What is Orthopaedic Surgery?

The word Orthopaedic is derived from the Greek words orthos, meaning “straight” and paidos, meaning “child”. Quite literally, the early use of the word applied to the practice of fixing deformity in children including scoliosis, club feet, torticollis and post-traumatic limb deformity. Therefore, early orthopaedists exclusively treated children.

Orthopaedics today has a much broader application. Orthopaedics (or Orthopaedics Surgery) focuses on the diagnosis, treatment, rehabilitation and prevention of diseases of the musculoskeletal system including those of bones, joints, ligaments, muscles, tendons and nerves. We employ medical, physical rehabilitation and surgery to restore normal function. Our patients are not exclusively treated surgically as up to half of an Orthopaedic Surgeon’s practice may be dedicated to non-operative management.

Some of the typical diseases and conditions treated by Orthopaedic Surgeons include:

  • fractures and dislocations
  • torn ligaments, sprains and strains
  • tendon injuries, injured muscles and bursitis
  • arthritis in the knee or hip requiring joint replacement
  • arthritis and injuries in the shoulder and elbow
  • herniated discs in the spine, sciatica, scoliosis
  • bunions, hammer toes, flat feet and arthritis in the ankle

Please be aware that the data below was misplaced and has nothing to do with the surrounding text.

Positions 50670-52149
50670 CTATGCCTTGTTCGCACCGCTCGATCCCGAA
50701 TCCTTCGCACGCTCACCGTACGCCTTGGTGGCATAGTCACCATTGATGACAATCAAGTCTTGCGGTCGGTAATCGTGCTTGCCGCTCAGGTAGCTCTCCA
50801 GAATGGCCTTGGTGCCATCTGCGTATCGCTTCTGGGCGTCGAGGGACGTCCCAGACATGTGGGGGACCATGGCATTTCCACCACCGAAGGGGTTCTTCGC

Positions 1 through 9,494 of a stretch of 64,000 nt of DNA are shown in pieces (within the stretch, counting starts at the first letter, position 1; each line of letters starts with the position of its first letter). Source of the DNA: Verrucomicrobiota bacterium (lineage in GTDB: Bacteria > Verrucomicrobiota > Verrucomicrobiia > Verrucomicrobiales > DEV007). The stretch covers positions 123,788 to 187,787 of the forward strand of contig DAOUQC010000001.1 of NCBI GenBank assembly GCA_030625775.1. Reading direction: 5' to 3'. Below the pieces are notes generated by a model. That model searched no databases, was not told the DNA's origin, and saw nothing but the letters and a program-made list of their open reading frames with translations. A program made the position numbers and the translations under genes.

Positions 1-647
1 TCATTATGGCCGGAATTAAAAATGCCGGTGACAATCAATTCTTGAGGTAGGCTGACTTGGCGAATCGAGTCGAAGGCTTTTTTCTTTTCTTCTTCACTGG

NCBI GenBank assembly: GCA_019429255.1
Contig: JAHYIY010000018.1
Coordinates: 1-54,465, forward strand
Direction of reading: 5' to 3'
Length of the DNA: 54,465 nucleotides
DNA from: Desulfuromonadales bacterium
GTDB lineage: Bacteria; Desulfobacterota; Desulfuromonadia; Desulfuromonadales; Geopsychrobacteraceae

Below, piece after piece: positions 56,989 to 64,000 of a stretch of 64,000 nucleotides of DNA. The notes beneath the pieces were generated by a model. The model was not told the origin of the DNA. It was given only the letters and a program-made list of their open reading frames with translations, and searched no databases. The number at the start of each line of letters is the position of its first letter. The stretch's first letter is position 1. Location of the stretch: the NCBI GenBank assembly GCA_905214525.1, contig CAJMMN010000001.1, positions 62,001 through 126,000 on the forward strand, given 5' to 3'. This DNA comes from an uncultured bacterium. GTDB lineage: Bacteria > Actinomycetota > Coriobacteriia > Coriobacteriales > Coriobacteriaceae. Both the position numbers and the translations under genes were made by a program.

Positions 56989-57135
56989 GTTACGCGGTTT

• osteoporosis
  • muscular dystrophy, cerebral palsy and childhood musculoskeletal conditions
  • bone and soft tissue tumours

The majority of Orthopaedic Surgery is dedicated to maintaining or restoring function, mobility and quality of life. Operations such as hip and knee replacement have been shown to be the most beneficial interventions in medicine to improve quality of life and productivity in society. For this reason, hip and knee replacement are the most common operations undertaken by many orthopaedic surgeons.

Research in Orthopaedic surgery is broad and diverse. It covers areas such as tissue engineering (bone, cartilage, ligaments and tendons), computer and image guided surgery and robotics, biomechanics, material engineering of hip and knee implants, clinical research and surgical education to name a few.

Orthopaedic Surgery trainees are highly selected to be amongst best the profession has to offer. They not only learn how to operate but how to think. Trainees have to love variety as every operation is different. Trainees have to learn to design operations and predict surgical results, and not everyone can do this, so the trainee selection process is arduous; both academic and practical. After fulfilling the training requirements come the examinations in Orthopaedic Surgery set by the Royal College of Physicians and Surgeons of Canada. It is rigorous and fair. Only then can the trainee can call him or herself an Orthopaedic Surgeon.

A career in Orthopaedic Surgery is rewarding and gratifying, with a high level of job satisfaction.